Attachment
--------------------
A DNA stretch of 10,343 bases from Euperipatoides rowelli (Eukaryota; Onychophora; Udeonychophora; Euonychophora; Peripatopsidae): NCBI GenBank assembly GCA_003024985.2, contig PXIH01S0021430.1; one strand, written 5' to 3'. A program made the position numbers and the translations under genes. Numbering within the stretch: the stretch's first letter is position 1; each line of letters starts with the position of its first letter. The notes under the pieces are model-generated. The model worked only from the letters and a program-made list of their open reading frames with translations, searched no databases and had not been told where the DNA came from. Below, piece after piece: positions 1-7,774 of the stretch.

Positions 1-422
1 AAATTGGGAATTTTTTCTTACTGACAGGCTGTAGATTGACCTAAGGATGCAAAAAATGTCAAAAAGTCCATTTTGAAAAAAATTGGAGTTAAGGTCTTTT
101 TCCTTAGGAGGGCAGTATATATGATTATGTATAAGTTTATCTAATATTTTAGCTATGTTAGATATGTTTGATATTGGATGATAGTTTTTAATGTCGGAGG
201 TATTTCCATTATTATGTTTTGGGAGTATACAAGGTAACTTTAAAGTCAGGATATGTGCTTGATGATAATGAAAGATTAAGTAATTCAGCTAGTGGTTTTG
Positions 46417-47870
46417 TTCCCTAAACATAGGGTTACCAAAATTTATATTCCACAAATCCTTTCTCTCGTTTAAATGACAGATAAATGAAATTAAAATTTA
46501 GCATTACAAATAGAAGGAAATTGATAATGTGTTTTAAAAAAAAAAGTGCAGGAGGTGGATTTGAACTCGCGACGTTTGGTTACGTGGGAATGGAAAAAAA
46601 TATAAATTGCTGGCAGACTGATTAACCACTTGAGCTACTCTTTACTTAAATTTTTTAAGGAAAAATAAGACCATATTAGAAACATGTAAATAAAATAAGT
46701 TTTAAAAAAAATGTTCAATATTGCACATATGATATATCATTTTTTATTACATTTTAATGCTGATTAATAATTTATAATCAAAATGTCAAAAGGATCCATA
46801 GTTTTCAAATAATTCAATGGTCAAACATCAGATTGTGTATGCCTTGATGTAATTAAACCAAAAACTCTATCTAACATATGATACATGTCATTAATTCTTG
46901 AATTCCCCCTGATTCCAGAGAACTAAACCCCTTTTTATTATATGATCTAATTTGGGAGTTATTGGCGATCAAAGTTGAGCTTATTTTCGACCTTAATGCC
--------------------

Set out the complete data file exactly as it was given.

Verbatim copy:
A DNA stretch of 10,343 bases from Euperipatoides rowelli (Eukaryota; Onychophora; Udeonychophora; Euonychophora; Peripatopsidae): NCBI GenBank assembly GCA_003024985.2, contig PXIH01S0021430.1; one strand, written 5' to 3'. A program made the position numbers and the translations under genes. Numbering within the stretch: the stretch's first letter is position 1; each line of letters starts with the position of its first letter. The notes under the pieces are model-generated. The model worked only from the letters and a program-made list of their open reading frames with translations, searched no databases and had not been told where the DNA came from. Below, piece after piece: positions 1-7,774 of the stretch.

Positions 1-422
1 AAATTGGGAATTTTTTCTTACTGACAGGCTGTAGATTGACCTAAGGATGCAAAAAATGTCAAAAAGTCCATTTTGAAAAAAATTGGAGTTAAGGTCTTTT
101 TCCTTAGGAGGGCAGTATATATGATTATGTATAAGTTTATCTAATATTTTAGCTATGTTAGATATGTTTGATATTGGATGATAGTTTTTAATGTCGGAGG
201 TATTTCCATTATTATGTTTTGGGAGTATACAAGGTAACTTTAAAGTCAGGATATGTGCTTGATGATAATGAAAGATTAAGTAATTCAGCTAGTGGTTTTG
Positions 46417-47870
46417 TTCCCTAAACATAGGGTTACCAAAATTTATATTCCACAAATCCTTTCTCTCGTTTAAATGACAGATAAATGAAATTAAAATTTA
46501 GCATTACAAATAGAAGGAAATTGATAATGTGTTTTAAAAAAAAAAGTGCAGGAGGTGGATTTGAACTCGCGACGTTTGGTTACGTGGGAATGGAAAAAAA
46601 TATAAATTGCTGGCAGACTGATTAACCACTTGAGCTACTCTTTACTTAAATTTTTTAAGGAAAAATAAGACCATATTAGAAACATGTAAATAAAATAAGT
46701 TTTAAAAAAAATGTTCAATATTGCACATATGATATATCATTTTTTATTACATTTTAATGCTGATTAATAATTTATAATCAAAATGTCAAAAGGATCCATA
46801 GTTTTCAAATAATTCAATGGTCAAACATCAGATTGTGTATGCCTTGATGTAATTAAACCAAAAACTCTATCTAACATATGATACATGTCATTAATTCTTG
46901 AATTCCCCCTGATTCCAGAGAACTAAACCCCTTTTTATTATATGATCTAATTTGGGAGTTATTGGCGATCAAAGTTGAGCTTATTTTCGACCTTAATGCC